Social media isn't just a tool for doctors to share health information. It's also a tool to establish your practice as a credible source for health-related information.
While it's true many physicians keep up with technology trends, how many practices are actually using social media to improve their communications with patients or boost their bottom line? Here are some ways to get started:
1. Create Your Social Media Pages
First things first: Have you ever used a social media outlet for business purposes? For 83 percent of you who haven't (according to our 2011 annual technology survey), consider joining and launching a site for your practice on Facebook, Twitter, and LinkedIn. Encourage your patients to "like" your practice's Facebook page, so that your postings show up in their news feeds, suggests Laurie Morgan, a healthcare consultant for Capko & Co.
2. Post Health-Related Updates
You might know it's time to get a flu shot or that your practice does genetic testing, but do your patients? Sending out snail mail leaflets is no longer the best way to get the word out. That's why Linda Rickey, administrator with North Fulton Pediatrics in Roswell, Ga., sends out a note on the Facebook news feed when the flu vaccine is available at her practice, along with seasonal health tips on things like allergies or bug bites in the spring.
3. Network Online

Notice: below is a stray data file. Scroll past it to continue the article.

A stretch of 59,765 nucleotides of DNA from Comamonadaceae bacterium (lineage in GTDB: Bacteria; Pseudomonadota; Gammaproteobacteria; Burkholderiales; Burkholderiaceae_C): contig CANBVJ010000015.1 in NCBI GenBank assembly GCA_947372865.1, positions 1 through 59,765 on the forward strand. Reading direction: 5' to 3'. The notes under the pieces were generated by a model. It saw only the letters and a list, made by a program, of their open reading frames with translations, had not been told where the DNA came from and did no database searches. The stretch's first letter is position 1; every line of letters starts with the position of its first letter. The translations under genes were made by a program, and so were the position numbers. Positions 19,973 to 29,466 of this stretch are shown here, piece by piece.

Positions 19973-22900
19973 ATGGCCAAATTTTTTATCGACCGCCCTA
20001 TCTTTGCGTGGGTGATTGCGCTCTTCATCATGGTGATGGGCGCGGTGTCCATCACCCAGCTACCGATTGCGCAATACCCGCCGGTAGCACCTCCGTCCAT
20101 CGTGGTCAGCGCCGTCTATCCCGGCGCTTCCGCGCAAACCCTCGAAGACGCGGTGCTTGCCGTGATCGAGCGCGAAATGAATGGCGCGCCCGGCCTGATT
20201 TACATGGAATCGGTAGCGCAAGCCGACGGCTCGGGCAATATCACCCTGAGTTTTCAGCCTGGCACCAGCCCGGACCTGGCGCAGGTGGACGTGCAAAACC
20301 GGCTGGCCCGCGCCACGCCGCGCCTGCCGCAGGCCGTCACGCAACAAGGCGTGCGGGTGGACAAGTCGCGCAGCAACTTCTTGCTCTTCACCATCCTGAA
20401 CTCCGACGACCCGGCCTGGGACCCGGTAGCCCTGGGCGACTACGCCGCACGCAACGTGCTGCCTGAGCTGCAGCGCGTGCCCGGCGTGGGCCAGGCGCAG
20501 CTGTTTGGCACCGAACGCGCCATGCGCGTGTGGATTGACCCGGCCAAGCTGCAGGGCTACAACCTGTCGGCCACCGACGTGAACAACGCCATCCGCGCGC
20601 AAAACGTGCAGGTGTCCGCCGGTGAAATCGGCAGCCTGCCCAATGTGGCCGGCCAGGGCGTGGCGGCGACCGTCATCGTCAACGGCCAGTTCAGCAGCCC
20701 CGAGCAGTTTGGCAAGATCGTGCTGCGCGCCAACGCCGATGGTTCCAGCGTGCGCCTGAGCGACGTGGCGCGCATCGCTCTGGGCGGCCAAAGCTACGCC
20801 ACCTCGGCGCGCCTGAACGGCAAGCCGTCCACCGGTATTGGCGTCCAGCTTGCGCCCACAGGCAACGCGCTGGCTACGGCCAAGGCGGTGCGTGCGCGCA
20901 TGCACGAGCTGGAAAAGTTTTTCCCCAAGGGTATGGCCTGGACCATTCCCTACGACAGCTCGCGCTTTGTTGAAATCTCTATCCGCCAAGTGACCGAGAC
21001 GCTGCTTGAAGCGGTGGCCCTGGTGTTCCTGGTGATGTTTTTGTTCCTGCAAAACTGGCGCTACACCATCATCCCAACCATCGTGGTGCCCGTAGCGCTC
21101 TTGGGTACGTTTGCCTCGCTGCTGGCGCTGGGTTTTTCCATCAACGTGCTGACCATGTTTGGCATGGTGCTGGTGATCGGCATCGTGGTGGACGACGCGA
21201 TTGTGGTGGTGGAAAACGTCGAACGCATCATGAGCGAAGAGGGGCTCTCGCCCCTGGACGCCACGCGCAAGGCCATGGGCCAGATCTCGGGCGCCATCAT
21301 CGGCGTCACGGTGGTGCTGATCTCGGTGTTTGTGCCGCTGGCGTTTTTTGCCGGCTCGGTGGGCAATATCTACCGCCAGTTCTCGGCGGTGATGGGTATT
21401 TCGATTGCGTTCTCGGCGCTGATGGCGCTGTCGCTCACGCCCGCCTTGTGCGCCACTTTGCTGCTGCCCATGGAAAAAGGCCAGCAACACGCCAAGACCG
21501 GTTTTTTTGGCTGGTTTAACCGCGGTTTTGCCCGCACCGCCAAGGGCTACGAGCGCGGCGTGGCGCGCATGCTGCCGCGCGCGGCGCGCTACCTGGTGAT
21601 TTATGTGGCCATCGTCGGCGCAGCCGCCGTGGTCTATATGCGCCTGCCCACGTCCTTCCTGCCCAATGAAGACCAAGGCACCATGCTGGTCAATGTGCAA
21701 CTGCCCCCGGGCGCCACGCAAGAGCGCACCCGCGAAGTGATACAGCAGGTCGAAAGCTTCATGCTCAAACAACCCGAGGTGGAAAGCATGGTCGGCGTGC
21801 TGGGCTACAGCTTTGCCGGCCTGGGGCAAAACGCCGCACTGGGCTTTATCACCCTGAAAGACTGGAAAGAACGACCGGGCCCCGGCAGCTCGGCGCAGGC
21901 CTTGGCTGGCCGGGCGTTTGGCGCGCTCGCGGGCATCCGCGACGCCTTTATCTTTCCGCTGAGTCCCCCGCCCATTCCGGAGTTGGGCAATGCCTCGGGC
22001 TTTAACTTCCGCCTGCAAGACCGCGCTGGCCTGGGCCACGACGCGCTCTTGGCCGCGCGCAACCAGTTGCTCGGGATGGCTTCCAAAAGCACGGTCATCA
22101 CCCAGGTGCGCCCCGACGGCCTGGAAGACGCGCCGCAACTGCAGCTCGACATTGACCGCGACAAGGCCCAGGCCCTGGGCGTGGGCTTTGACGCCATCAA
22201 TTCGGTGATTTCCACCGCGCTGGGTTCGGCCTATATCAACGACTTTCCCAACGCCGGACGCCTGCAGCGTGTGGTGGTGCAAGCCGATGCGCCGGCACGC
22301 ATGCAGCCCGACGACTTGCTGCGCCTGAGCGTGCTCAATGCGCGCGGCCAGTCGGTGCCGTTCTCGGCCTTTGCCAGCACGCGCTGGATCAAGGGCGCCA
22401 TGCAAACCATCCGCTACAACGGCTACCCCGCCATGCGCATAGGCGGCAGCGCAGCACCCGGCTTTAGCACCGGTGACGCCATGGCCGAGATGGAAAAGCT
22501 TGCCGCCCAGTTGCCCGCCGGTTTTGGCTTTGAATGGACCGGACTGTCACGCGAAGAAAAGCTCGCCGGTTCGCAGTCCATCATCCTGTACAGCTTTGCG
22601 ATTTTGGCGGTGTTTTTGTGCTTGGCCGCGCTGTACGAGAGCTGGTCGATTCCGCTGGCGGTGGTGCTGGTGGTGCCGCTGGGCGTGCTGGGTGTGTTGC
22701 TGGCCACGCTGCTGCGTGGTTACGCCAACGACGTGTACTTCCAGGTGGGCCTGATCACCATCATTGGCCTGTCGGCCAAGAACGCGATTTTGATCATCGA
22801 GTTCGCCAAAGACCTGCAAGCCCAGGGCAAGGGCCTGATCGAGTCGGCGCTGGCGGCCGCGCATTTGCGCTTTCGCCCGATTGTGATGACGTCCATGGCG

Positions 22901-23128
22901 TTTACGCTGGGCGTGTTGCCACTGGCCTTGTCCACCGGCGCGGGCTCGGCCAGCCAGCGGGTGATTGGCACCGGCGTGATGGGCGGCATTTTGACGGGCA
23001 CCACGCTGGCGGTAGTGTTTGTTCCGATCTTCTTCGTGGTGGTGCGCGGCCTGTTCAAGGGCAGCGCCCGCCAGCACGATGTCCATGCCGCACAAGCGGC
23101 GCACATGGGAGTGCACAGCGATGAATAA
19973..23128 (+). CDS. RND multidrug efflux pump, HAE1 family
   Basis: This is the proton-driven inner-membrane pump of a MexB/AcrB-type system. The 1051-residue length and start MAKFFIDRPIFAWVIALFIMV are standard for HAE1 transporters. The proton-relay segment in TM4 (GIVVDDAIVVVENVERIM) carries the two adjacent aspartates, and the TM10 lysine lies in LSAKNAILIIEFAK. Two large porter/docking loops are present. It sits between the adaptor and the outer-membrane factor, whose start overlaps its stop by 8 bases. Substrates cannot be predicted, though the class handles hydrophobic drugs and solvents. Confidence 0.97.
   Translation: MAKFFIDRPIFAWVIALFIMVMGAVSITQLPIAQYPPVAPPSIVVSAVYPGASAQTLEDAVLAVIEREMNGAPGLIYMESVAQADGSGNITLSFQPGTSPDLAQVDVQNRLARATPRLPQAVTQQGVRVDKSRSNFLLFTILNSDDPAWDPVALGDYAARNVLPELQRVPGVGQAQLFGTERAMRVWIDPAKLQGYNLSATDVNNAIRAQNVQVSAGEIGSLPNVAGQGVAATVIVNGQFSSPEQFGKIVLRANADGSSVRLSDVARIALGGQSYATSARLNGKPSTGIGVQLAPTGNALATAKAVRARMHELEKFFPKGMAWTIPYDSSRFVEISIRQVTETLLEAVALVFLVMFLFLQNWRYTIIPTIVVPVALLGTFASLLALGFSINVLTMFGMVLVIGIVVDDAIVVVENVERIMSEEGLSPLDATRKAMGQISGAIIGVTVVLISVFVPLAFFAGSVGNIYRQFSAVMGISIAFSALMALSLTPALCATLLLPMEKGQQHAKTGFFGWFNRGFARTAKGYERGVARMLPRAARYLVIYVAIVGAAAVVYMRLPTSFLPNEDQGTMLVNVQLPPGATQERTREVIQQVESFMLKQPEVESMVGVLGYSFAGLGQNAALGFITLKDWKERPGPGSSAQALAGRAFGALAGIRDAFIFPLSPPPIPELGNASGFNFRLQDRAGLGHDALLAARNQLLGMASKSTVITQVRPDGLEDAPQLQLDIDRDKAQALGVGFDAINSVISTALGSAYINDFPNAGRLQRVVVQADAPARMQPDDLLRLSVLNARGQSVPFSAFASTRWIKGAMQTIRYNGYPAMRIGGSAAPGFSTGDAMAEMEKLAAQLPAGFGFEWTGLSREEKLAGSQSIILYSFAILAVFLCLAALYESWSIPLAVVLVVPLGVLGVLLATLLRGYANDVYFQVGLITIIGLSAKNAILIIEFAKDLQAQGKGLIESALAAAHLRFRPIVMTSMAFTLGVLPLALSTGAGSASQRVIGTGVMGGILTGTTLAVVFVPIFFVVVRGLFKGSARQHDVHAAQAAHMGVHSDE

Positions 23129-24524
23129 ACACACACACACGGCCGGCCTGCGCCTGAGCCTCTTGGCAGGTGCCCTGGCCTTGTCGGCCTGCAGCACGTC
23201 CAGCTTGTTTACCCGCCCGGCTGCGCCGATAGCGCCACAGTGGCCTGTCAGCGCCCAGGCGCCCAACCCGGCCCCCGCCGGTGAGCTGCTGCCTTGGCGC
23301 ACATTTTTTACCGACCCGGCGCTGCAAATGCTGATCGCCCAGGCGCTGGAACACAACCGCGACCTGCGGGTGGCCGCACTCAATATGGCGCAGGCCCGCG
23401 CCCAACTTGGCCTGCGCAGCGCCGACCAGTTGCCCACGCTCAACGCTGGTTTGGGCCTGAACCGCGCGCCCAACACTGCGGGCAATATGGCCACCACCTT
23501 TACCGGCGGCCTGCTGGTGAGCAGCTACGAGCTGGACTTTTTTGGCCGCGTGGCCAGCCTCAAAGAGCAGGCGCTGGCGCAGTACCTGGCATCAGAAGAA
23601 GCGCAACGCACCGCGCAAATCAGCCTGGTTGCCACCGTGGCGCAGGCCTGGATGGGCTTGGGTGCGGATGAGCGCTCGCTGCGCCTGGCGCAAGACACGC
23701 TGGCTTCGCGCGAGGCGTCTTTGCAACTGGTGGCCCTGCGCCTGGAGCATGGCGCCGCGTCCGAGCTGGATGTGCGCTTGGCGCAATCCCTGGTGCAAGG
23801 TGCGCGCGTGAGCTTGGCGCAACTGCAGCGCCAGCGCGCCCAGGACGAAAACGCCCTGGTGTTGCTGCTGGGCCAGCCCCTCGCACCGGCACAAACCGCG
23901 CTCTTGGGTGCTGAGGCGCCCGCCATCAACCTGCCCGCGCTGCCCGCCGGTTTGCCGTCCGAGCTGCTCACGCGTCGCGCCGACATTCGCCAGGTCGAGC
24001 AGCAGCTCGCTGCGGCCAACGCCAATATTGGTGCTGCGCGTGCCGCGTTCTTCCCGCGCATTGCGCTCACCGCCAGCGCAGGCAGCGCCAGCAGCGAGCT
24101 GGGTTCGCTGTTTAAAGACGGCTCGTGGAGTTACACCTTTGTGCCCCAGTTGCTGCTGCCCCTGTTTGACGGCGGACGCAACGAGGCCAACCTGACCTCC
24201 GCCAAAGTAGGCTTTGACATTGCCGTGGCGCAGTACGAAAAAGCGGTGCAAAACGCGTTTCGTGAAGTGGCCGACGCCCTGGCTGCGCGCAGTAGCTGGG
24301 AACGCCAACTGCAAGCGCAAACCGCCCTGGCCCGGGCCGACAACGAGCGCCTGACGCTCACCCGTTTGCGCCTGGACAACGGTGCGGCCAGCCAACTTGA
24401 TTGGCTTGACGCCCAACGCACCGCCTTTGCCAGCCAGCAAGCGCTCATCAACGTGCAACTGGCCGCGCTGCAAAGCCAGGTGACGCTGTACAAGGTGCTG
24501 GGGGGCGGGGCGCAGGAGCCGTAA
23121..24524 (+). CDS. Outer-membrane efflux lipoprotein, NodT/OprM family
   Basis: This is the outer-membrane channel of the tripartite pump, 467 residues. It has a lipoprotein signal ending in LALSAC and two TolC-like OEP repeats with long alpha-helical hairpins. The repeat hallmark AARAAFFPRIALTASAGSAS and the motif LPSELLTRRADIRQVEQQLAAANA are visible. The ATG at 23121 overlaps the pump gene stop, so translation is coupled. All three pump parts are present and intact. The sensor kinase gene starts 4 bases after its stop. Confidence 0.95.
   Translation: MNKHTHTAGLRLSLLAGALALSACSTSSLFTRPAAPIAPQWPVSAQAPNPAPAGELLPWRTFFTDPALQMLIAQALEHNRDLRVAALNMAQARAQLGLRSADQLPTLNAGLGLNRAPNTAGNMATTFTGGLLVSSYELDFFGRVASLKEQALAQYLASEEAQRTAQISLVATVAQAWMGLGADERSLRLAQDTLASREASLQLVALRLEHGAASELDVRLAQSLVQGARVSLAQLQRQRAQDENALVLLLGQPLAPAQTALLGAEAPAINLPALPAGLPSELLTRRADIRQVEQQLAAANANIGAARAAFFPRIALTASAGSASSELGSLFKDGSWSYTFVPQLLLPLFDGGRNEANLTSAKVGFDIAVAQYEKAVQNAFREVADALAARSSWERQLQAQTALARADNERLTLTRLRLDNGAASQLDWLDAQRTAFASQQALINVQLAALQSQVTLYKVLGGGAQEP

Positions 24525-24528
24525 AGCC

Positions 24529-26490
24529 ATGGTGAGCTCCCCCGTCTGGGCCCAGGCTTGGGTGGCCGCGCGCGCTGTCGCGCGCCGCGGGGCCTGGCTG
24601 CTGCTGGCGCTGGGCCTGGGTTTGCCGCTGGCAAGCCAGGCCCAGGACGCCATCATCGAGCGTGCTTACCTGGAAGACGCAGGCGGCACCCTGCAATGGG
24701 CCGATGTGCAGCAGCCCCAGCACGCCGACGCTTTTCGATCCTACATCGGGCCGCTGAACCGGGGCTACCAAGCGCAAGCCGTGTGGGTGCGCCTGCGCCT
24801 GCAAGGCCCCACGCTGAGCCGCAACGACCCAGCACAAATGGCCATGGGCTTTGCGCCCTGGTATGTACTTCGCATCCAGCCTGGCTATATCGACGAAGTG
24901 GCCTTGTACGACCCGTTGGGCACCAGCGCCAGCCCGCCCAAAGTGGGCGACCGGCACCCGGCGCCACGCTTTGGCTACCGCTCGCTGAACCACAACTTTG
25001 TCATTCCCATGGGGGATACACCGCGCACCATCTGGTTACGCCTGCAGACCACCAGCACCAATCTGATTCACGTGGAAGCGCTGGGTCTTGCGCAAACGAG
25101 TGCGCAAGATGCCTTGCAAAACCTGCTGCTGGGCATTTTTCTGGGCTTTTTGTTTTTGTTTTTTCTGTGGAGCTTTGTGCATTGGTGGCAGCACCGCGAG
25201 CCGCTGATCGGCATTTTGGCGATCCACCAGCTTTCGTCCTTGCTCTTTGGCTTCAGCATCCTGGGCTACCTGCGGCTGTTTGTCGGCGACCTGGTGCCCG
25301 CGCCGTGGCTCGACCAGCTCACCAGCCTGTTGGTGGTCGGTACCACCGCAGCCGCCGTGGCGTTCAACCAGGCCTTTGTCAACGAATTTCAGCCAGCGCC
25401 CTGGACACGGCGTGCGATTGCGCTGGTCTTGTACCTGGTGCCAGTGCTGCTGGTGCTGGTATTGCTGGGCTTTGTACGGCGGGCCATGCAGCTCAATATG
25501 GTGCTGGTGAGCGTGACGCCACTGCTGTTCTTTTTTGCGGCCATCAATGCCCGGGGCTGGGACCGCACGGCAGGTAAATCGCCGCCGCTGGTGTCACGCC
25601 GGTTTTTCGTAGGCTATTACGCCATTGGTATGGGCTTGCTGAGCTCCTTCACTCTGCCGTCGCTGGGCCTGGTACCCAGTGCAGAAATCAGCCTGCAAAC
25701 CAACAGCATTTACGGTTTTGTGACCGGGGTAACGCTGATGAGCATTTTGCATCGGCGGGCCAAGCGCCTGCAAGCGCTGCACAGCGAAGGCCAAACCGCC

Looking for a physician to join your specialty practice? Many more people are meeting prospective employers and employees on career-focused social networking sites like LinkedIn. The best way to draw attention to your accolades and meet similar professionals is by joining a networking group run by an online media outlet - such as the Physicians Practice Group on LinkedIn, pardon the plug - so you can easily follow and engage in discussion with others in your profession, take polls, read materials pertinent to your career, and meet colleagues.
4. Connect with Video
Is your practice looking for a way to provide fresh, unique, and informative content to patients? If so, consider launching a YouTube video channel. Dean Berg, a digital media strategist with Anicca Media who consults with practices, suggests shooting and uploading educational videos on common procedures, such as insulin injections or ultrasounds. "Video is becoming a very strong, and preferred, medium by many patients," says Berg.
5. Start a Blog
In the last two years, dozens of primary care and family physicians launched blogs so they could speak up about the issues that concern them and their peers most (healthcare reform, malpractice lawsuits, etc.). A blog is a great way to speak directly to your patients and the community, and they can help establish you as a thought leader.
6. Join a Discussion
There are dozens of ways to handle tricky patients, form ACOs, and deal with a slacking staffer. Joining discussions on physician websites such as Sermo or in the comment thread on informational websites is a great way to get your voice heard and rally likeminded medical professionals to engage in divisive issues.
7. Post General Information
Social media isn't just a tool for doctors to share health information. It's also a tool to establish your practice as a credible source for health-related information. The most beloved LinkedIn and Facebook pages (and Twitter "tweets") are those featuring articles of interest from credible third parties. If you'd like to focus on your practice's happenings, Morgan suggests posting "Did you know?" updates (for example, "Did you know we now offer flu shots on a walk-in basis?" or "Did you know that ulcers are caused by bacteria and can be treated with antibiotics?").
Marisa Torrieri is an associate editor at Physicians Practice. She may be reached at email@example.com.
This article originally appeared in the June 2011 issue of Physicians Practice.